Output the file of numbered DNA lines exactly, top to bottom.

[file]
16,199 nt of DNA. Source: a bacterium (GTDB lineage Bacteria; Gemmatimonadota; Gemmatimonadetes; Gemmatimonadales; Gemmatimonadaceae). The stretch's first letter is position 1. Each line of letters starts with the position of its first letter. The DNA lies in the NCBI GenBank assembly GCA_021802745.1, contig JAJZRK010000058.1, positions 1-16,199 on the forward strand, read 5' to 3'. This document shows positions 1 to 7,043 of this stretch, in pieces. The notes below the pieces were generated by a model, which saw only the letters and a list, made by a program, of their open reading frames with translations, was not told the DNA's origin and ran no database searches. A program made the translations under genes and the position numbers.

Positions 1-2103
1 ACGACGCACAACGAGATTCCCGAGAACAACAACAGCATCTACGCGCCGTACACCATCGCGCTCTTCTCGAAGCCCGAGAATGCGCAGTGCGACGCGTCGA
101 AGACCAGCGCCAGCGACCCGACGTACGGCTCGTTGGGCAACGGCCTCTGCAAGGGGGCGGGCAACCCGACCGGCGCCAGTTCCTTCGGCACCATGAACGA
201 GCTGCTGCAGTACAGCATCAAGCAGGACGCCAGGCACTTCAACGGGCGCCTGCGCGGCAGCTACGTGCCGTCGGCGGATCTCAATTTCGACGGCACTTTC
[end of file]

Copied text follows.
16,199 nt of DNA. Source: a bacterium (GTDB lineage Bacteria; Gemmatimonadota; Gemmatimonadetes; Gemmatimonadales; Gemmatimonadaceae). The stretch's first letter is position 1. Each line of letters starts with the position of its first letter. The DNA lies in the NCBI GenBank assembly GCA_021802745.1, contig JAJZRK010000058.1, positions 1-16,199 on the forward strand, read 5' to 3'. This document shows positions 1 to 7,043 of this stretch, in pieces. The notes below the pieces were generated by a model, which saw only the letters and a list, made by a program, of their open reading frames with translations, was not told the DNA's origin and ran no database searches. A program made the translations under genes and the position numbers.

Positions 1-2103
1 ACGACGCACAACGAGATTCCCGAGAACAACAACAGCATCTACGCGCCGTACACCATCGCGCTCTTCTCGAAGCCCGAGAATGCGCAGTGCGACGCGTCGA
101 AGACCAGCGCCAGCGACCCGACGTACGGCTCGTTGGGCAACGGCCTCTGCAAGGGGGCGGGCAACCCGACCGGCGCCAGTTCCTTCGGCACCATGAACGA
201 GCTGCTGCAGTACAGCATCAAGCAGGACGCCAGGCACTTCAACGGGCGCCTGCGCGGCAGCTACGTGCCGTCGGCGGATCTCAATTTCGACGGCACTTTC